MELBOURNE, Australia—The U.S. warned that Russian aggression against Ukraine risked spreading instability to the Indo-Pacific if it wasn’t opposed and deepened ties to three allies that aim to counter threats to the region, including from China.

U.S. Secretary of State

Antony Blinken,

speaking alongside the foreign ministers of Australia, India and Japan, told reporters that the Ukraine crisis is a challenge to the basic principles that have upheld global prosperity and stability since World War II, saying countries shouldn’t be allowed to unilaterally change borders, dictate choices to their neighbors or exert a sphere of influence.

“If we allow those principles to be challenged with impunity, even if it’s half a world away in Europe, that will have an impact here as well,” Mr. Blinken said Friday on a visit to Melbourne for a meeting with his counterparts from what is known as the Quad. “Others are watching; others are looking to all of us to see how we respond.”

While Mr. Blinken sought to shore up ties with regional partners, the White House on Friday released its formal Indo-Pacific strategy. The 12-page document codifies the Biden administration’s approach to the region, stressing the centrality of U.S. alliances to build and maintain openness and prosperity, and contrasting it with China.

The document calls out Beijing for using economic, diplomatic, military and technological might to make the Indo-Pacific China’s sphere of influence. It cites the economic pressure China has placed on Australia, a bloody border clash with India, the bullying of neighbors in the South China Sea and stepped-up military activities around Taiwan.

“The PRC’s coercion and aggression spans the globe, but it is most acute in the Indo-Pacific,” the document says, referring to China’s formal name, the People’s Republic of China. The document later says, “Our collective efforts over the next decade will determine whether the PRC succeeds in transforming the rules and norms that have benefitted the Indo-Pacific and the world.”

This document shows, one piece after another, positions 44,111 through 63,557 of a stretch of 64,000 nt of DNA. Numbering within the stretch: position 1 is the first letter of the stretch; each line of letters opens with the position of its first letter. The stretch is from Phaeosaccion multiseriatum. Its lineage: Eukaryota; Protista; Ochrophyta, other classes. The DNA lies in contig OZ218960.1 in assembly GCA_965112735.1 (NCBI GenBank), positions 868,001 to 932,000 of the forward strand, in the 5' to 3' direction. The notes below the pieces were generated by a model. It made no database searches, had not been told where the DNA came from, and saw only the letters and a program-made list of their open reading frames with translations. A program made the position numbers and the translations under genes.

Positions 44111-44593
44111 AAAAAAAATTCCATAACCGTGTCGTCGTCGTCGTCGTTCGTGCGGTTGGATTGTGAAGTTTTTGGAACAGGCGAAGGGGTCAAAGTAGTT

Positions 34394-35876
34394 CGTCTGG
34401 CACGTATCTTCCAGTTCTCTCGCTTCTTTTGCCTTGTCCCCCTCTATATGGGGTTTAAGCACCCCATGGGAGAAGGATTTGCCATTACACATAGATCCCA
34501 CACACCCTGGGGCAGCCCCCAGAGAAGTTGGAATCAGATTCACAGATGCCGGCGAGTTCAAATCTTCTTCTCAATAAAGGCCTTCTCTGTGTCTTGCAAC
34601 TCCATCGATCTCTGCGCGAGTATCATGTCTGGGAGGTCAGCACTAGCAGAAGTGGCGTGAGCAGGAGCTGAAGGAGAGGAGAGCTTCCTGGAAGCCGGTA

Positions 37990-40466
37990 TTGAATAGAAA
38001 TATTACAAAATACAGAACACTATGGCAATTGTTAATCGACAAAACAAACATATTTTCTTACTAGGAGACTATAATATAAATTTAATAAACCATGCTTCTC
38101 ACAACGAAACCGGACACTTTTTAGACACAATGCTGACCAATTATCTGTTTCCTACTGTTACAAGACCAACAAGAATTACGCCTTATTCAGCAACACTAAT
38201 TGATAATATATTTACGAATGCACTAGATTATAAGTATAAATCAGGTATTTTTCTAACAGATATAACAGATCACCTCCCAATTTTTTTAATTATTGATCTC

The Quad comes in for a critical role in the strategy, being mentioned 13 times, as do other alliances and partnerships in Southeast Asia and the Pacific Islands.

Mr. Blinken and his Quad counterparts emphasized that the grouping exists to assert shared values and find avenues for cooperation, rather than to counter any one country, but they described threats to the prevailing regional and international order.

“Our region is in a period of rising strategic uncertainty,” Australian Foreign Minister

Marise Payne

said following the meeting. “The rules and norms that have provided a foundation for our stability and, hence, our prosperity are under pressure, in particular, from authoritarian regimes.”

From left to right, U.S. Secretary of State Antony Blinken, Australian Foreign Minister Marise Payne, Australian Prime Minister Scott Morrison, Indian Foreign Minister Subrahmanyam Jaishankar and Japanese Foreign Minister Yoshimasa Hayashi in Melbourne on Friday.



Photo:

Darrian Traynor/Getty Images

The Biden administration has sought to elevate the Quad, a so-far informal grouping of the U.S., Australia, India and Japan, to promote the benefits of democracy, coordinate on economic and security issues, and counter China’s increased military activity in the Indo-Pacific. In September, President Biden hosted his Quad counterparts in Washington, and Japan has agreed to host the second in-person Quad leaders’ summit during the first half of 2022.